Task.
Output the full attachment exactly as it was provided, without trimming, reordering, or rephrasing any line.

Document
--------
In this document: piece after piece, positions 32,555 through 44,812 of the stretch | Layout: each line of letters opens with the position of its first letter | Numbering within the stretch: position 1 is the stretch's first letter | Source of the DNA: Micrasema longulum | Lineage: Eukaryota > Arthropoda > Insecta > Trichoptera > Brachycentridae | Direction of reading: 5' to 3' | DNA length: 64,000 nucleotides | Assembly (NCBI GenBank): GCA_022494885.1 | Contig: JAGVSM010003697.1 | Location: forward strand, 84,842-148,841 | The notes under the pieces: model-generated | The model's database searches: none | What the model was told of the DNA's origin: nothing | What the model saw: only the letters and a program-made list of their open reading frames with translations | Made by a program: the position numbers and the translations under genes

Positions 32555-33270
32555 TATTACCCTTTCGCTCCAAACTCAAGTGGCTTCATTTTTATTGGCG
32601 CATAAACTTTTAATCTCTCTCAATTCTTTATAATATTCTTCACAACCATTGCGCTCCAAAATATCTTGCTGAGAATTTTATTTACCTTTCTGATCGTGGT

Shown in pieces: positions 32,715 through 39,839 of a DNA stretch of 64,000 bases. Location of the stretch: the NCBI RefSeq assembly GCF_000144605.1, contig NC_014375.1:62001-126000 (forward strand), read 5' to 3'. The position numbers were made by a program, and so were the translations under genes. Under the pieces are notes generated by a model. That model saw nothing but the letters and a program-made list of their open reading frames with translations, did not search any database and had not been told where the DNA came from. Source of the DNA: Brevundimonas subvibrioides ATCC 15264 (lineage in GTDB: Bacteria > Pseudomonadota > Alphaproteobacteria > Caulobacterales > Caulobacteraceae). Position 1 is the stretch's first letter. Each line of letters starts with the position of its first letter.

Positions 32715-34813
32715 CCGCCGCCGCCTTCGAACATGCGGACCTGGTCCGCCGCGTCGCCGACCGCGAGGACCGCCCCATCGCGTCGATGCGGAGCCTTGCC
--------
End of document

In this document: piece after piece, positions 32,555 through 44,812 of the stretch | Layout: each line of letters opens with the position of its first letter | Numbering within the stretch: position 1 is the stretch's first letter | Source of the DNA: Micrasema longulum | Lineage: Eukaryota > Arthropoda > Insecta > Trichoptera > Brachycentridae | Direction of reading: 5' to 3' | DNA length: 64,000 nucleotides | Assembly (NCBI GenBank): GCA_022494885.1 | Contig: JAGVSM010003697.1 | Location: forward strand, 84,842-148,841 | The notes under the pieces: model-generated | The model's database searches: none | What the model was told of the DNA's origin: nothing | What the model saw: only the letters and a program-made list of their open reading frames with translations | Made by a program: the position numbers and the translations under genes

Positions 32555-33270
32555 TATTACCCTTTCGCTCCAAACTCAAGTGGCTTCATTTTTATTGGCG
32601 CATAAACTTTTAATCTCTCTCAATTCTTTATAATATTCTTCACAACCATTGCGCTCCAAAATATCTTGCTGAGAATTTTATTTACCTTTCTGATCGTGGT

Shown in pieces: positions 32,715 through 39,839 of a DNA stretch of 64,000 bases. Location of the stretch: the NCBI RefSeq assembly GCF_000144605.1, contig NC_014375.1:62001-126000 (forward strand), read 5' to 3'. The position numbers were made by a program, and so were the translations under genes. Under the pieces are notes generated by a model. That model saw nothing but the letters and a program-made list of their open reading frames with translations, did not search any database and had not been told where the DNA came from. Source of the DNA: Brevundimonas subvibrioides ATCC 15264 (lineage in GTDB: Bacteria > Pseudomonadota > Alphaproteobacteria > Caulobacterales > Caulobacteraceae). Position 1 is the stretch's first letter. Each line of letters starts with the position of its first letter.

Positions 32715-34813
32715 CCGCCGCCGCCTTCGAACATGCGGACCTGGTCCGCCGCGTCGCCGACCGCGAGGACCGCCCCATCGCGTCGATGCGGAGCCTTGCC